Needed: A Better Understanding of Heart Disease and Exercise
Although heart disease is the number one killer of both men and women in the United States, only 20 percent of adults know how much exercise is needed for a healthy heart, according to a survey by the Cleveland Clinic.
The survey also showed 40 percent of Americans are exercising less than that recommended amount – 2.5 hours a week of moderate aerobic exercise.
According to a news release from the clinic, the most commonly cited reason for preventing adequate exercise was work (41 percent), followed by being too tired (37 percent) and obligations with family and friends (28 percent). As for gender differences, the survey found that men are considerably less likely than women to let things get in the way of their exercise routine, with more than one-quarter of them saying nothing prevents them from exercising.
The survey was conducted as part of Cleveland Clinic’s “Love your Heart” consumer education campaign in celebration of American Heart Month.
Researchers also said that there was a significant misunderstanding among adults: only one-third knew that someone with heart disease needs to exercise the same amount as someone without heart disease.
“While heart patients should certainly consult with their doctor before beginning a new program, they should be more worried about the effects of not exercising on their heart than exercising,” said Steve Nissen, M.D., chairman of Cardiovascular Medicine at Cleveland Clinic. “Nearly all people with heart disease, and without, should exercise. It improves blood flow, leads to lower blood pressure and will help you live longer.”
Additional survey findings include:
Weight is the biggest motivating factor to exercise. According to those who exercise weekly, 51 percent say that losing or maintaining weight is the No. 1 motivator. Only 32 percent of Americans say they exercise to benefit their hearts.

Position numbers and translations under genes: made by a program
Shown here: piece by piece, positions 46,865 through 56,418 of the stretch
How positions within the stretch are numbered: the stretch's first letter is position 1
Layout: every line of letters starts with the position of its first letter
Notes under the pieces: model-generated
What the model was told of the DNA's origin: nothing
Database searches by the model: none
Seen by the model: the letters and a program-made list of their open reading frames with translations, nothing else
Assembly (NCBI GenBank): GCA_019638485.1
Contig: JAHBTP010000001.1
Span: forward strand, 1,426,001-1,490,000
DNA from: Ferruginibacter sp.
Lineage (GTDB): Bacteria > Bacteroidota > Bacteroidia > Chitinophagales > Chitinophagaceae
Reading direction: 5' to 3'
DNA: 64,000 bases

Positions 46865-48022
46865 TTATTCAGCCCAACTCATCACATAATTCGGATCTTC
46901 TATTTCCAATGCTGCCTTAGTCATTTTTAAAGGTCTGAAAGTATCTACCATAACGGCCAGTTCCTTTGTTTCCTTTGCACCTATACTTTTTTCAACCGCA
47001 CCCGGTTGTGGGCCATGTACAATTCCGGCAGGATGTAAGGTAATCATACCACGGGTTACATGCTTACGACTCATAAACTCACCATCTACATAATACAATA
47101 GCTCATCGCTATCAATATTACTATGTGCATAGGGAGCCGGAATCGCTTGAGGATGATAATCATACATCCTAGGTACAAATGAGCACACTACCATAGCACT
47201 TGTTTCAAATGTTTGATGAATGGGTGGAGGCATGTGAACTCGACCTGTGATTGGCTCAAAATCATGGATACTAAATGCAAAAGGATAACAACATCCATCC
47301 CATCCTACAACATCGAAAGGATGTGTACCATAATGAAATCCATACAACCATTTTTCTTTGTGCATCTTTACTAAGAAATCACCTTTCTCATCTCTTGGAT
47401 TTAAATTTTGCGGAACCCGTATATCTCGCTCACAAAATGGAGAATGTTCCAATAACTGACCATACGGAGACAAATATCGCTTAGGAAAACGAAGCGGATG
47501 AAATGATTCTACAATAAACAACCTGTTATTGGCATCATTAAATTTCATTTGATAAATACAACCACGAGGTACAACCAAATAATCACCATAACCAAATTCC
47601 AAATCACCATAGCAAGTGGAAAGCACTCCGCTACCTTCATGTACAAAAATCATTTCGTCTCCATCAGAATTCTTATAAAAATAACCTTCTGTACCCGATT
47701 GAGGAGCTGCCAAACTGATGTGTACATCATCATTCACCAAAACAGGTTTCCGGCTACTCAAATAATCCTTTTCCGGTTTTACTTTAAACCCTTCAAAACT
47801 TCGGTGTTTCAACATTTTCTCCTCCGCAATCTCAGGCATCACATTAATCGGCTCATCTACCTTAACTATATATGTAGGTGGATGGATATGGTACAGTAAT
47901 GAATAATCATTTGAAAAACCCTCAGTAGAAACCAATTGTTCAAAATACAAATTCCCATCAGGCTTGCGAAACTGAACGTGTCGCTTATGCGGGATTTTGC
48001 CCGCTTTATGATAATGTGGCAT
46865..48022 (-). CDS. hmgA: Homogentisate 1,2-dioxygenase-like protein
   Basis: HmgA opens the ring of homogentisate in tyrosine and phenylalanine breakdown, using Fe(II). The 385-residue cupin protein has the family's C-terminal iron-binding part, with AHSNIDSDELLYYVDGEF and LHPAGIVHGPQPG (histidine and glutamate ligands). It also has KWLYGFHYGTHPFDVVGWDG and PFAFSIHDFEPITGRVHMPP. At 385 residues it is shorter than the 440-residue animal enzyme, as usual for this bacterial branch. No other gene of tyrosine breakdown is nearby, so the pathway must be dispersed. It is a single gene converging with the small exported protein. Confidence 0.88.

Calories can be a mystery. Americans don’t know how much to burn. Despite most Americans exercising for weight purposes, the survey found that 31 percent of those surveyed know they need to burn or cut out 500 calories from their diet to lose one pound a week.
Cardiac rehabilitation isn’t common enough. The benefits of cardiac rehabilitation are known, the news release said, although the process is not used enough. Most Americans (82 percent) realize that cardiac rehabilitation can reduce mortality rates from heart disease by about half. However, typically less than a third of patients prescribed cardiac rehab complete it. Cardiac rehab is a medically supervised program designed to improve health by identifying and reducing risk factors that lead to cardiovascular disease. It includes emphasis on appropriate exercise and diet for heart patients.
Tests may be over-emphasized by patients. While it’s true that those with heart disease should talk to their doctor about starting an exercise program, most Americans don’t understand which patients actually need stress tests. Eighty-one percent of those surveyed incorrectly thought that someone with high cholesterol needs an exercise stress test before starting an exercise program.
“Heart disease kills about 1 in 4 Americans, but many of these deaths could be prevented by simple lifestyle changes like exercising and improving diet,” Nissen said. “Americans know exercise is important, but most don’t realize just how far a little exercise can go – potentially reducing the risk of dying from heart disease by as much as 40 to 50 percent. It’s worth making time for it.”